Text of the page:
Resilience
Philippines | Emergency assistance to safeguard food security and livelihoods of vulnerable farmers and fishers in Catanduanes Province affected by Super Typhoon Goni

Philippines | Emergency assistance to safeguard food security and livelihoods of vulnerable farmers and fishers in Catanduanes Province affected by Super Typhoon Goni

03/12/2020

The Philippines is one of the most disaster-prone countries in the world. It is at risk to typhoons as well as other hazards, including earthquakes, drought, flooding, volcanic eruptions and food chain crises. The agriculture sector, which employs about 31 percent of the country’s labour force, is susceptible to disruptions brought on by such hazards. Region V (Bicol Region) is one of the most vulnerable areas of the country because of its geophysical location, and natural hazards, mainly storms, floods, and volcanic eruptions put many households at risk, particularly those who are dependent on agriculture. 

From 31 October to 3 November, Super Typhoon Goni, the strongest and most violent tropical cyclone in 2020, hit Catanduanes and Albay provinces in the Bicol Region shortly after  Typhoon Molave hit the same area. The typhoons brought violent winds and torrential rains, which caused severe flooding, landslides and lahars, and toppled structures.

A report from the Department of Agriculture stated that as of 9 November the area incurred damages and losses amounting to USD 103.3 million, affecting 42 151 farming and fishing households. Moreover, some 126 077 ha of agricultural land was damaged and 194 181 tonnes of agricultural production was lost. High-value crops, abaca, coconut, corn, rice, livestock and poultry as well as fisheries and agricultural facilities were all adversely affected.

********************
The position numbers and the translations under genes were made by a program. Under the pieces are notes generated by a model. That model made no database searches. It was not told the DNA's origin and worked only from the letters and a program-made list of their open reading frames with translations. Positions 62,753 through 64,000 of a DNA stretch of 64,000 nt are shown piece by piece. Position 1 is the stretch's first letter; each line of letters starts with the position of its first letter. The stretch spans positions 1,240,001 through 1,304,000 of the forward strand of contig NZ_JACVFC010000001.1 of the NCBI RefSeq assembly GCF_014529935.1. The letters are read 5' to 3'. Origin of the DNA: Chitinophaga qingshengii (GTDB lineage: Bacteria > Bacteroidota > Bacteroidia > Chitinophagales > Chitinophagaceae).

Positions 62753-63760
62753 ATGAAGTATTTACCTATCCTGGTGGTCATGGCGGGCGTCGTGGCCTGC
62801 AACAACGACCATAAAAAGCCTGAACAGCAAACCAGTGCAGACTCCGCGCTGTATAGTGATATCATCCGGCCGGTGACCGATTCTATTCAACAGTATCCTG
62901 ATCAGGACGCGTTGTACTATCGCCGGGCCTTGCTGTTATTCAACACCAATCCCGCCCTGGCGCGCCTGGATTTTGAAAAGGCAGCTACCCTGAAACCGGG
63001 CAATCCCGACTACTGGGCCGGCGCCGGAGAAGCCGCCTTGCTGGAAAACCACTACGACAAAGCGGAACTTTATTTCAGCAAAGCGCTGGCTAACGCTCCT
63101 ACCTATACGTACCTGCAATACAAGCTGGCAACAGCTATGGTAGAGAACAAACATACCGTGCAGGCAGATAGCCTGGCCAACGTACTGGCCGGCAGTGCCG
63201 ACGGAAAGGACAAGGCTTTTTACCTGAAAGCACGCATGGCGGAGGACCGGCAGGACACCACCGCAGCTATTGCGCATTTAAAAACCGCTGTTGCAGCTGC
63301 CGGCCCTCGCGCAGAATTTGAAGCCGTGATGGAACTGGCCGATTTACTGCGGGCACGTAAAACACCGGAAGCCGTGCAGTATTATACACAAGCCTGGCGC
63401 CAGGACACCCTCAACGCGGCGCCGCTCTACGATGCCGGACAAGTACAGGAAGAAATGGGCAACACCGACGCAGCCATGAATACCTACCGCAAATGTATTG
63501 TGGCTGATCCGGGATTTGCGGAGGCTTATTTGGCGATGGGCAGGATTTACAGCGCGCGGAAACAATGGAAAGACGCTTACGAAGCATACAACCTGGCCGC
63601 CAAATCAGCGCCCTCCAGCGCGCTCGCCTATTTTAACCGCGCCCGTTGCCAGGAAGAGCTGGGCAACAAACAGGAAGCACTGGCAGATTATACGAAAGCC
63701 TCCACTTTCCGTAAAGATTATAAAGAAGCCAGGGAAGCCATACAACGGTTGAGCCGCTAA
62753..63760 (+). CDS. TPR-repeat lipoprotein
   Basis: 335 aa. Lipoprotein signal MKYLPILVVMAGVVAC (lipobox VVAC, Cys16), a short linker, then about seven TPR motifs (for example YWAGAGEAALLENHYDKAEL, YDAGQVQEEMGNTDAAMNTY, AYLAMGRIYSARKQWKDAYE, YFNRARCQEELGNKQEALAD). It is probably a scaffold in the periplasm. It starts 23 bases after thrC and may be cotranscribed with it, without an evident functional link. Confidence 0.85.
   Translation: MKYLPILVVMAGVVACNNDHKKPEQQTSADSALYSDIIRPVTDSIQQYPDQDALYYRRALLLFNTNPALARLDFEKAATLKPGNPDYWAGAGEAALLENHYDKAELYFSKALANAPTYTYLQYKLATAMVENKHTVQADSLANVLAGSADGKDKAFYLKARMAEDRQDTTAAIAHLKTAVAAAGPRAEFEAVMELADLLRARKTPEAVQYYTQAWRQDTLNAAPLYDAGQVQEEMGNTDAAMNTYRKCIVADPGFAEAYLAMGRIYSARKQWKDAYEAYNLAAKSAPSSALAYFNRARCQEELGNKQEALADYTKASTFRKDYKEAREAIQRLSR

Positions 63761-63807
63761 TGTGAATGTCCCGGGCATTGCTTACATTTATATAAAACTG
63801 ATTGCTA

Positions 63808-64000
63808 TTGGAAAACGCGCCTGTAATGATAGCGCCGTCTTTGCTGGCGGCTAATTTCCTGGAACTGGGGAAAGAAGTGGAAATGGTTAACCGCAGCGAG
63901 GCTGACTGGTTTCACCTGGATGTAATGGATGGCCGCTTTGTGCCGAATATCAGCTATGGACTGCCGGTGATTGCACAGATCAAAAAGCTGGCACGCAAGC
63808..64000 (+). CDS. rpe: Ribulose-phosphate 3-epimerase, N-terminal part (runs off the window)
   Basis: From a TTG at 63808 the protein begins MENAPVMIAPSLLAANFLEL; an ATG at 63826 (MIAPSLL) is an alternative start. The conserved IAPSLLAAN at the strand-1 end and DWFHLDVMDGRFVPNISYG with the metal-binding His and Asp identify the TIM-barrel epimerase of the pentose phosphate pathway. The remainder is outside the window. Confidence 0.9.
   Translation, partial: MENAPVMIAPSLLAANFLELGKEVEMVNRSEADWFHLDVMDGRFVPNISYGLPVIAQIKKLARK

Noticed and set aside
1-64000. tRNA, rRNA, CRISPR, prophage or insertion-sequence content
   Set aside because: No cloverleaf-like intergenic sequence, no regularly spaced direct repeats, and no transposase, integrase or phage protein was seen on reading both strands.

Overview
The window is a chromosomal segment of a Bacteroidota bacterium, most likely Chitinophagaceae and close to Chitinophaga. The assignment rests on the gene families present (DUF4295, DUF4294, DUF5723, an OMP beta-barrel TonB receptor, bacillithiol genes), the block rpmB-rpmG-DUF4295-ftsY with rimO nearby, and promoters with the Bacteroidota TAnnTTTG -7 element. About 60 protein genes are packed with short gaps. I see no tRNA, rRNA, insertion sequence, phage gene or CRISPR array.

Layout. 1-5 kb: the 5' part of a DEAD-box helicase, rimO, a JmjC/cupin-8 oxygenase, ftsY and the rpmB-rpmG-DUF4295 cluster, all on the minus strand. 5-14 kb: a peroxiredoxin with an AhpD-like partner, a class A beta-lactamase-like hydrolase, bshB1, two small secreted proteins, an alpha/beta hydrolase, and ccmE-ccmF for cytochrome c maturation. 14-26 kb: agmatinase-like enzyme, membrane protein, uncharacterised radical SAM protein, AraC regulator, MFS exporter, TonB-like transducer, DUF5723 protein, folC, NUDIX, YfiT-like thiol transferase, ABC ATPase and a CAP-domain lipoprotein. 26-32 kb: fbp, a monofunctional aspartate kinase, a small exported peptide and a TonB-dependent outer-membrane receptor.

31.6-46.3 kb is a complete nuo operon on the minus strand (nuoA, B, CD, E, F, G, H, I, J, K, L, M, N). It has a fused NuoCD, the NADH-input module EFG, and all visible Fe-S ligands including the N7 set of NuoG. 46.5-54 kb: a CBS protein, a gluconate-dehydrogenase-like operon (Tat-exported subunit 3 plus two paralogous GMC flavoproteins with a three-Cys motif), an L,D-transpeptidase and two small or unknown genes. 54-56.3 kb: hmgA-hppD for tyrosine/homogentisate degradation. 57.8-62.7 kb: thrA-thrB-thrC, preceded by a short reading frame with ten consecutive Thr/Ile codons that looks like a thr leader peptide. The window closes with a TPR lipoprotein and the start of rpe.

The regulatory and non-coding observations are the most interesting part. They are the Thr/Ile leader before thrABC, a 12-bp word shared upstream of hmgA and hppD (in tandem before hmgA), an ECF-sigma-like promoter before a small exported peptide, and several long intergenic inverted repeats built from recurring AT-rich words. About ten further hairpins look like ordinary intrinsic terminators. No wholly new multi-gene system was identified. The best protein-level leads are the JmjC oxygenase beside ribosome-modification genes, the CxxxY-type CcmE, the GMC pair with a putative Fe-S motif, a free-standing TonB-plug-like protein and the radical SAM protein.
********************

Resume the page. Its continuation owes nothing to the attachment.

In Catanduanes, abaca and coconut farming are the main sources of livelihoods, followed by fishing and rice and vegetable farming, which were all damaged by the typhoon. Abaca and coconut farmers’ food security, nutrition and livelihoods are threatened because the next harvest for these crops will not be for several years. These farmers may become reliant on relief for an extended period if support is not provided to restore their productive capacity. 

In Catanduanes, the poverty rate is 19.4 percent, and the incidence of malnutrition is relatively high. The average household, a family of five, needs USD 152.5 per month to meet their basic needs.

Through SFERA, the Government of Belgium contributed USD 300 000 to the Food Agriculture Organization of the United Nations (FAO) to restore the food security and livelihoods of affected farmers and fishers. With Belgium’s generous and timely support, FAO will provide 1 850 households (9 250 people) with cash-assistance to meet immediate food needs as well as to cover other basic expenses and to start alternative livelihoods. With this assistance farmers can plant vegetables and raise chickens to contribute to their households’ nutritional intake, promote crop diversification, serve as a source of cash, and in some cases, help assert the role of women and children in household’s food security, nutrition and income.

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